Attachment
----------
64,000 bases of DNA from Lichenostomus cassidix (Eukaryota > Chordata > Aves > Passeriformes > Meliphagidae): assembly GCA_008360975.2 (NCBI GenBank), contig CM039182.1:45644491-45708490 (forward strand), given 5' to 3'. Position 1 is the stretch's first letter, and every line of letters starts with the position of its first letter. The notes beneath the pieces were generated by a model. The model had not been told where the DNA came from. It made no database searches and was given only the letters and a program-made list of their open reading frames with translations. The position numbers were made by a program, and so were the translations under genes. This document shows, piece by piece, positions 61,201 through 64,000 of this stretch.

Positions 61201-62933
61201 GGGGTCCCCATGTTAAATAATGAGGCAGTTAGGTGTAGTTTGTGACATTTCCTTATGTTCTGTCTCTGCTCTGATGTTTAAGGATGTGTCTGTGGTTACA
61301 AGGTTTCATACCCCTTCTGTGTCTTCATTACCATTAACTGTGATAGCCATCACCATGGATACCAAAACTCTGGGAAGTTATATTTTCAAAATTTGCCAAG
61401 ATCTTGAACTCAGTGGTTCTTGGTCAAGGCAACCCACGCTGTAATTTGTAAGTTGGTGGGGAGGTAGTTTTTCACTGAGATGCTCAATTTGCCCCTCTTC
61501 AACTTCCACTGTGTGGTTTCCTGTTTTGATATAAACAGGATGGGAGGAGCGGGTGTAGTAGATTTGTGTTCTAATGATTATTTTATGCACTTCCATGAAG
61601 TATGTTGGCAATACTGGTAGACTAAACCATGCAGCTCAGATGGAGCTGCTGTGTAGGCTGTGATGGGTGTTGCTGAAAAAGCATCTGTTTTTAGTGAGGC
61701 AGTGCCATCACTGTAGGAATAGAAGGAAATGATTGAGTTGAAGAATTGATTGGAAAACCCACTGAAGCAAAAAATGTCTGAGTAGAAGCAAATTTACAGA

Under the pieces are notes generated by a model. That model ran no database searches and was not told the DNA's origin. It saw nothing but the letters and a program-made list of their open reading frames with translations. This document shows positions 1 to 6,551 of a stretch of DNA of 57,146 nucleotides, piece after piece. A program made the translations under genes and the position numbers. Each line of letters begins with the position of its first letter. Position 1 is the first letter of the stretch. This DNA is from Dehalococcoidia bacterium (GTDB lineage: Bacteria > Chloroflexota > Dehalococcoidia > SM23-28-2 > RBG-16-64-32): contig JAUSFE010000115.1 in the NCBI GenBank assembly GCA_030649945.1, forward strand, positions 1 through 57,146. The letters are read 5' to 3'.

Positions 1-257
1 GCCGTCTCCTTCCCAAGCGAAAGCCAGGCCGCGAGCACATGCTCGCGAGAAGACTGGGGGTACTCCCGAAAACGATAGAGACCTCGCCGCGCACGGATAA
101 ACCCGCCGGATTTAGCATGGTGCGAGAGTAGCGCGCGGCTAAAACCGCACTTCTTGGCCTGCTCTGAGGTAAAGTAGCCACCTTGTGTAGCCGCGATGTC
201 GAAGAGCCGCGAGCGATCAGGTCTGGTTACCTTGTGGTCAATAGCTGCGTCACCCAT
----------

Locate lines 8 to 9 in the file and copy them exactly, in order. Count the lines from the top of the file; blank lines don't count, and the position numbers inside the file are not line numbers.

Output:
61701 AGTGCCATCACTGTAGGAATAGAAGGAAATGATTGAGTTGAAGAATTGATTGGAAAACCCACTGAAGCAAAAAATGTCTGAGTAGAAGCAAATTTACAGA

Under the pieces are notes generated by a model. That model ran no database searches and was not told the DNA's origin. It saw nothing but the letters and a program-made list of their open reading frames with translations. This document shows positions 1 to 6,551 of a stretch of DNA of 57,146 nucleotides, piece after piece. A program made the translations under genes and the position numbers. Each line of letters begins with the position of its first letter. Position 1 is the first letter of the stretch. This DNA is from Dehalococcoidia bacterium (GTDB lineage: Bacteria > Chloroflexota > Dehalococcoidia > SM23-28-2 > RBG-16-64-32): contig JAUSFE010000115.1 in the NCBI GenBank assembly GCA_030649945.1, forward strand, positions 1 through 57,146. The letters are read 5' to 3'.